Ethan Middleton was playing basketball when his heart failed and he fell to the court. He is 13.
The coach ran to him. The boy looked like he was sleeping. The kids stopped playing. The gym went still and quiet.
In the next few minutes, Ethan's fate was decided by the actions of the coach, Todd Richards, and the professionals who later rushed into the gym.
In the next month, the events of that December evening would awaken a small group of parents and coaches to the value of learning rescue techniques.
Ethan, lying on the court between life and death, is a ballplayer. He loves to play the game.
In early evening of Dec. 5, Ethan's parents were relaxing in their Urbandale home after a day of work - Mary Middleton at Drake University Head Start and Mark at Qwest.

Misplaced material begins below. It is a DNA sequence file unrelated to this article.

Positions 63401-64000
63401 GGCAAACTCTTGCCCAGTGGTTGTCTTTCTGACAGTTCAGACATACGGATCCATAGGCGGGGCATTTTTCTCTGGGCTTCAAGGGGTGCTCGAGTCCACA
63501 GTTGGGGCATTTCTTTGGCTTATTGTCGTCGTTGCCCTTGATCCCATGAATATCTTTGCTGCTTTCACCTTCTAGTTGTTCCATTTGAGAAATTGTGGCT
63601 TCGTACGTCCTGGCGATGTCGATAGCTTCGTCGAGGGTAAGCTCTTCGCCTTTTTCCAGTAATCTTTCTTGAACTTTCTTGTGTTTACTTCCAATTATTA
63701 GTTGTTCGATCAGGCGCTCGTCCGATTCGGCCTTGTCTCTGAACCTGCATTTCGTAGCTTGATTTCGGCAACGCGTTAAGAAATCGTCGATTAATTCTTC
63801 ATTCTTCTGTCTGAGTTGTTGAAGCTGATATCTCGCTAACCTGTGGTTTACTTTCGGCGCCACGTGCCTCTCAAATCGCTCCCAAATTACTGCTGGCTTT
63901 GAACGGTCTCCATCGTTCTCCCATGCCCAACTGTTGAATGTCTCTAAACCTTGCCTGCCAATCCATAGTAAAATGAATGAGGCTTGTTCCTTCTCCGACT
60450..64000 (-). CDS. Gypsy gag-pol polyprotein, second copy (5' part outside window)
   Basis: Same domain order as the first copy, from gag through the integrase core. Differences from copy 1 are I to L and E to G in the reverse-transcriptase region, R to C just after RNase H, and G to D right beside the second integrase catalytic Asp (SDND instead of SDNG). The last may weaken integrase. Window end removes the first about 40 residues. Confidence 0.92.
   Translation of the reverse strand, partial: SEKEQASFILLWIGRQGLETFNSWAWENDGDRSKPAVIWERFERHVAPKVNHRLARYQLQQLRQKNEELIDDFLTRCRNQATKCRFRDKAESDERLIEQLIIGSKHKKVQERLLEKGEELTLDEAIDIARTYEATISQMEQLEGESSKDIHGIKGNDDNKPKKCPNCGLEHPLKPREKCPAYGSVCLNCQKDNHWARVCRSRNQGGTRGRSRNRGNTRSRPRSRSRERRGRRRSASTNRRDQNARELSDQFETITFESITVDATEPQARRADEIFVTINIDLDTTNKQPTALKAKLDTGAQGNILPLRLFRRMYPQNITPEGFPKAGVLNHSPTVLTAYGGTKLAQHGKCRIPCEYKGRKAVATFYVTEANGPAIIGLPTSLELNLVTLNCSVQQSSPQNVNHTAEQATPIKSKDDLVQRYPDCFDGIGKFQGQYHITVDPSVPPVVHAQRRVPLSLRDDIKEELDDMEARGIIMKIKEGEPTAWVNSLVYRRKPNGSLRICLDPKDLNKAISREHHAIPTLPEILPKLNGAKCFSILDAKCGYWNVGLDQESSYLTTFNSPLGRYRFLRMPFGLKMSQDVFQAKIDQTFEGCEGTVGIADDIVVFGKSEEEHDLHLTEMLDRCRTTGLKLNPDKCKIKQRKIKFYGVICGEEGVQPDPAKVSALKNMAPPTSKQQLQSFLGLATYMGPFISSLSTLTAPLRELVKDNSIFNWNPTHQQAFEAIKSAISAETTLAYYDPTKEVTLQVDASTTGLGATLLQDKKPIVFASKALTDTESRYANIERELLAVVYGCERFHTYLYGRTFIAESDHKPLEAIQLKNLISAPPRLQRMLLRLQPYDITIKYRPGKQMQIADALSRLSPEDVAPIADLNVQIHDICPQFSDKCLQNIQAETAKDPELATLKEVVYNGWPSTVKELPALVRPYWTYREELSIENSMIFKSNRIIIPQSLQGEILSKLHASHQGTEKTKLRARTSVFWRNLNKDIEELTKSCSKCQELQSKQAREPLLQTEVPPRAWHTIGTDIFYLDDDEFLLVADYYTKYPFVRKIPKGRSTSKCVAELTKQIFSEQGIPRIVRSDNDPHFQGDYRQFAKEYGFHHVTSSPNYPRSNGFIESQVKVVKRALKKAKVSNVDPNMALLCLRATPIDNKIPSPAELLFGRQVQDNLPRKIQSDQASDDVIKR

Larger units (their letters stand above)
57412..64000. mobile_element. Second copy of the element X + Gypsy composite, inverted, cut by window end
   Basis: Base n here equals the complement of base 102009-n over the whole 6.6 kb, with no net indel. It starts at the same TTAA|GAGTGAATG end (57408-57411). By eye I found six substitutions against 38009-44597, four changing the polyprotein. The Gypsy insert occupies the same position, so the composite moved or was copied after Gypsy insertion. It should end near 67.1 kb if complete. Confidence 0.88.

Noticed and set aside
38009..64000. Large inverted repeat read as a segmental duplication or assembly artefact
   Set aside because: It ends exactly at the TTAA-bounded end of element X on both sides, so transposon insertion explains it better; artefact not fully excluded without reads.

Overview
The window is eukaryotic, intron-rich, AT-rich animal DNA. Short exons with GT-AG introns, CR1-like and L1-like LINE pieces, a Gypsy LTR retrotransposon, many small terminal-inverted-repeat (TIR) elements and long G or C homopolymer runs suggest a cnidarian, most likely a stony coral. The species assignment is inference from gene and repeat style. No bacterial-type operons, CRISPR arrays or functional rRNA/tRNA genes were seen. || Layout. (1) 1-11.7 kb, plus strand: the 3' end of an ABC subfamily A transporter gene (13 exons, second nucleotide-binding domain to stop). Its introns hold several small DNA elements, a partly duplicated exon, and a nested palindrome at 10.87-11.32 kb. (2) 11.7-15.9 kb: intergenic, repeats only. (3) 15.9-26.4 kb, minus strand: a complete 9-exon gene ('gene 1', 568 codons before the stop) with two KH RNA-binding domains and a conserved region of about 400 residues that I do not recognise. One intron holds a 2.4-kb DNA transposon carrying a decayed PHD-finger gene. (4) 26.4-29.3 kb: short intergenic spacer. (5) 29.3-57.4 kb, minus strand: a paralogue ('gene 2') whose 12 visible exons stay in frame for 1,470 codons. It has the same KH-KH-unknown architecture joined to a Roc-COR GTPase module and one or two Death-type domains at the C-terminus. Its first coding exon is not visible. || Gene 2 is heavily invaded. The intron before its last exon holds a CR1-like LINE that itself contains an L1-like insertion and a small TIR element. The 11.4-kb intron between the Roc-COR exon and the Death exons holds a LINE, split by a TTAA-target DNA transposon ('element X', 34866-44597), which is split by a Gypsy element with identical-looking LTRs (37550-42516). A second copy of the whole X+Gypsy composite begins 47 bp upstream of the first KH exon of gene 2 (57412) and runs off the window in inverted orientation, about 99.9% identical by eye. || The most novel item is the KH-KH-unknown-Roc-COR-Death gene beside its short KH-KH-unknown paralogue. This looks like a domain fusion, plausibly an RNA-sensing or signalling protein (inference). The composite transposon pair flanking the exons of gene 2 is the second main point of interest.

Richards had wrapped up a day in sales and was doing what he loved in his off hours: coaching kids. The Urbandale Shock is his Amateur Athletic Union team. Ethan is the point guard.
A shot went up and both teams scrambled for the rebound. The Shock quickly went on a fast break, said Ryan Molander, Ethan's friend and teammate. "But Ethan didn't run down the court."
Ethan stood there, gazing into the distance. Then he fell flat on his back. Coaches swung into action, calling 911 and Middleton's home.
Fifteen seconds passed. Ethan opened his eyes. Richards asked him if he was OK, what he had eaten and if this had happened before. Ethan sat up and complained that it was hot in the Urbandale Middle School gym. He was asked to take a sip of water then passed out again.
Fifteen more seconds passed. Ethan came to again, this time more confused, more distant, said Richards.
Then Ethan had a seizure. An Urbandale police officer arrived and asked if the boy was breathing. Richards leaned in and discovered the boy wasn't moving air.
At that moment, it all kicked in.